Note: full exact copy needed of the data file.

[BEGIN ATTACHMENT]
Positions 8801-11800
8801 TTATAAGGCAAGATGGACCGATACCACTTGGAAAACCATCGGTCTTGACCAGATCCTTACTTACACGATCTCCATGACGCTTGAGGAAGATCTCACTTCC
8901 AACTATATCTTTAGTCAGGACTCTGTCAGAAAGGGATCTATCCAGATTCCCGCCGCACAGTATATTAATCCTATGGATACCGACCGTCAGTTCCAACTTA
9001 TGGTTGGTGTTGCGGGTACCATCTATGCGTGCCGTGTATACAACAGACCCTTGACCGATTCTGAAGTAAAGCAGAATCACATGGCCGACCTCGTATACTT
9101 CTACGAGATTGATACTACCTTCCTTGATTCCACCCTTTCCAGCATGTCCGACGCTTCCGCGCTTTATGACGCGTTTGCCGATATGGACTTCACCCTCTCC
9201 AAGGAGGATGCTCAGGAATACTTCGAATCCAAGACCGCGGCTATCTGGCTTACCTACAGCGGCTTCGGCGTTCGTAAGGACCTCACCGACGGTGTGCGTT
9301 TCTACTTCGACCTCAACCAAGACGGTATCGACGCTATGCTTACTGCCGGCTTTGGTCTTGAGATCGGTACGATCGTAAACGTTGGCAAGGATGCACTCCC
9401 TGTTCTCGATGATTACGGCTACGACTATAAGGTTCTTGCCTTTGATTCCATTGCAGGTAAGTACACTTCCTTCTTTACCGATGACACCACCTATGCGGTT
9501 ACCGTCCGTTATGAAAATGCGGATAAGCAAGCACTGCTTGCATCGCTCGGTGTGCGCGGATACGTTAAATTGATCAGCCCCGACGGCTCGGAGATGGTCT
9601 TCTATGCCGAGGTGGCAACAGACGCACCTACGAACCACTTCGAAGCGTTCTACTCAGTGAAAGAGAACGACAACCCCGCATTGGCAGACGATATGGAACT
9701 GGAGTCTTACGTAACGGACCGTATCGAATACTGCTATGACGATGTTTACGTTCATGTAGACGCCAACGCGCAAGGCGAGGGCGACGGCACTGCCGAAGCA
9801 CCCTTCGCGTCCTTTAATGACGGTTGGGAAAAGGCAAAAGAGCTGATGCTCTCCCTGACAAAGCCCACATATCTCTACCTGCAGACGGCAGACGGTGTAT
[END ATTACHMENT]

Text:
Positions 8801-11800
8801 TTATAAGGCAAGATGGACCGATACCACTTGGAAAACCATCGGTCTTGACCAGATCCTTACTTACACGATCTCCATGACGCTTGAGGAAGATCTCACTTCC
8901 AACTATATCTTTAGTCAGGACTCTGTCAGAAAGGGATCTATCCAGATTCCCGCCGCACAGTATATTAATCCTATGGATACCGACCGTCAGTTCCAACTTA
9001 TGGTTGGTGTTGCGGGTACCATCTATGCGTGCCGTGTATACAACAGACCCTTGACCGATTCTGAAGTAAAGCAGAATCACATGGCCGACCTCGTATACTT
9101 CTACGAGATTGATACTACCTTCCTTGATTCCACCCTTTCCAGCATGTCCGACGCTTCCGCGCTTTATGACGCGTTTGCCGATATGGACTTCACCCTCTCC
9201 AAGGAGGATGCTCAGGAATACTTCGAATCCAAGACCGCGGCTATCTGGCTTACCTACAGCGGCTTCGGCGTTCGTAAGGACCTCACCGACGGTGTGCGTT
9301 TCTACTTCGACCTCAACCAAGACGGTATCGACGCTATGCTTACTGCCGGCTTTGGTCTTGAGATCGGTACGATCGTAAACGTTGGCAAGGATGCACTCCC
9401 TGTTCTCGATGATTACGGCTACGACTATAAGGTTCTTGCCTTTGATTCCATTGCAGGTAAGTACACTTCCTTCTTTACCGATGACACCACCTATGCGGTT
9501 ACCGTCCGTTATGAAAATGCGGATAAGCAAGCACTGCTTGCATCGCTCGGTGTGCGCGGATACGTTAAATTGATCAGCCCCGACGGCTCGGAGATGGTCT
9601 TCTATGCCGAGGTGGCAACAGACGCACCTACGAACCACTTCGAAGCGTTCTACTCAGTGAAAGAGAACGACAACCCCGCATTGGCAGACGATATGGAACT
9701 GGAGTCTTACGTAACGGACCGTATCGAATACTGCTATGACGATGTTTACGTTCATGTAGACGCCAACGCGCAAGGCGAGGGCGACGGCACTGCCGAAGCA
9801 CCCTTCGCGTCCTTTAATGACGGTTGGGAAAAGGCAAAAGAGCTGATGCTCTCCCTGACAAAGCCCACATATCTCTACCTGCAGACGGCAGACGGTGTAT